Organisations representing the programme makers and special events (PMSE) sector have given Ofcom’s final arrangements for compensating wireless equipment users operating in channel 69 a lukewarm reception, writes Kevin Hilton.
These were published on 5th August and outline the funding available to those affected by the clearing of the 800MHz band. This statement follows an interim plan issued by Ofcom in April detailing how those using wireless equipment in channel 69 will move to channel 38 “or other replacement spectrum”.
At the end of July the new UK government announced its plans for funding packages to support PMSE users who will have to move from channel 69. Campaign groups, including Save Our Sound UK (SOSUK) and the Institute of Broadcast Sound (IBS), were angry that compensation was not extended to those using other channels.
Under Ofcom’s plan users will be eligible for funding if they held a licence to use channel 69 equipment on 2nd February 2009, when notice was given to clear the frequency, or in the 12 months leading up to that date. The only exception is companies that are able to prove they hire out channel 69 equipment rather than use it.
The compensation has been worked out at “roughly 55 percent of the cost of replacing equipment with an equivalent model”. This is estimated on the possible cost of gear at the end of 2012, rather than 2018, which was the original date set for closing channel 69 for PMSE.
Ofcom has appointed business services and administration company Equiniti to oversee the registration process for funding. As scheme administrator Equiniti has drawn up a rate card (see web link below) listing wireless equipment, its current value and the projected price in 2012. From this, the amount of compensation due for each item can be calculated. Registration runs from 23rd September to the end of December.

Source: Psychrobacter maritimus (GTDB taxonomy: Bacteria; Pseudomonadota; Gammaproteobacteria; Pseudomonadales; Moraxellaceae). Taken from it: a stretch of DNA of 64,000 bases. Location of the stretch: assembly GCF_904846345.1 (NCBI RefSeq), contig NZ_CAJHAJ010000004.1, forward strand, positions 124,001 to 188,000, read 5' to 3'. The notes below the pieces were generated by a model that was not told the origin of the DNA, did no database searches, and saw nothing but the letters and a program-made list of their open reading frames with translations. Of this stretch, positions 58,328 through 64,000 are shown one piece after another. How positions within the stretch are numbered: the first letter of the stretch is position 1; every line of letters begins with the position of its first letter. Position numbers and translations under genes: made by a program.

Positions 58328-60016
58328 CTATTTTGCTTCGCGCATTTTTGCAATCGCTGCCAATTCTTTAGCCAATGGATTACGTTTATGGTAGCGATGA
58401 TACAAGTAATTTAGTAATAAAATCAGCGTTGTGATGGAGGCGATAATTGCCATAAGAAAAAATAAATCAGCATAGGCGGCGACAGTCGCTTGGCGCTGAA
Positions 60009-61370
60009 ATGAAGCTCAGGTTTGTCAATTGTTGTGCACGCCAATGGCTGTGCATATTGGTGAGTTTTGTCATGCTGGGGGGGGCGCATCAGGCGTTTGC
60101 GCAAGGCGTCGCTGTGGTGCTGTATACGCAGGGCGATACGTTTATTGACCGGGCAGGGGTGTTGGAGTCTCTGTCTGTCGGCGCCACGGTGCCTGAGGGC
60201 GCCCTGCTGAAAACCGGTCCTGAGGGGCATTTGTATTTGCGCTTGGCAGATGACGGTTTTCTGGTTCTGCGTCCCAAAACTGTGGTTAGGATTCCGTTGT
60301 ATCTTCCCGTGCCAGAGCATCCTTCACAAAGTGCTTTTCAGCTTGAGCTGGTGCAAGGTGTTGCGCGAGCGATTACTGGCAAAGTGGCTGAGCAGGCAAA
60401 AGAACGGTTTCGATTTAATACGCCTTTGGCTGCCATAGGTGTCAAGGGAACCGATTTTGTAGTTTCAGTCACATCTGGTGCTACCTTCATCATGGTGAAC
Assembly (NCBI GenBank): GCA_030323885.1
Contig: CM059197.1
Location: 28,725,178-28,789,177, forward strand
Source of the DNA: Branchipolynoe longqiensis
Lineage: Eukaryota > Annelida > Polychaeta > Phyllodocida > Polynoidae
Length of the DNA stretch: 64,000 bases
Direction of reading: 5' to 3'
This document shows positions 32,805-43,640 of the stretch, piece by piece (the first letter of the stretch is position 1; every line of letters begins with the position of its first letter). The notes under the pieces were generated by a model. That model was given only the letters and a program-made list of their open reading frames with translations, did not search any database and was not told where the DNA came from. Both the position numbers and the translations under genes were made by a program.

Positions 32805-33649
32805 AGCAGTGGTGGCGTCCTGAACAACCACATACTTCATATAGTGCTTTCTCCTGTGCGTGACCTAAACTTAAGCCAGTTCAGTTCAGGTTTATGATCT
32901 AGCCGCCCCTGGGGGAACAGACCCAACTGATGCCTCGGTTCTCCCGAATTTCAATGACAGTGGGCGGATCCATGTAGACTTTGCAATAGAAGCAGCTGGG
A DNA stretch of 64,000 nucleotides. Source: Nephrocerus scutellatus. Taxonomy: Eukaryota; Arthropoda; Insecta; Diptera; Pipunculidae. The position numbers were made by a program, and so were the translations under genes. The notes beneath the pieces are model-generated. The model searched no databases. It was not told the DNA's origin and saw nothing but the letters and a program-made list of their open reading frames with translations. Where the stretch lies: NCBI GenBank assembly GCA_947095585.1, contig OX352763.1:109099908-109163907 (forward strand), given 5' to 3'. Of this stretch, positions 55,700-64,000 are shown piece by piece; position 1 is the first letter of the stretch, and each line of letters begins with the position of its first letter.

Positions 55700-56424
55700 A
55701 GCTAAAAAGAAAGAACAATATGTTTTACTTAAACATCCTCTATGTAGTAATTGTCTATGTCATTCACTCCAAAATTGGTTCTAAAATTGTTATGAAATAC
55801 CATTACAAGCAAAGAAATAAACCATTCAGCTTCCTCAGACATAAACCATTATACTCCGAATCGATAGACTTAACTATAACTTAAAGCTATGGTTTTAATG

The regulator has asked the PMSE sector to check the list and suggest any corrections or additions. The deadline for these submissions is 2nd September, which Alan March, spokesman for trade body BEIRG (British Entertainment Industry Radio Group), feels does not give people enough time to respond. “People are on holiday and institutions that use wireless equipment, like schools, are closed,” he says. “We are making a representation to get this extended, even if that means payment is put back.”
March also reiterated the audio industry’s concerns about compensation being restricted to channel 69 equipment. “Just because it is a legal arrangement doesn’t make it morally right,” he says.
In its response to the compensation plan, SOSUK acknowledged that Ofcom and the government had recognised the needs of the PMSE sector but said the new statement “does nothing to ease the plight of those who own equipment that does not happen to tune to channel 69 but will still be rendered redundant as a result of government action”.
SOSUK added that the 55 percent compensation offer meant theatres, freelancers, musicians and church and community groups using wireless equipment would “struggle to find the extra capital” for replacements.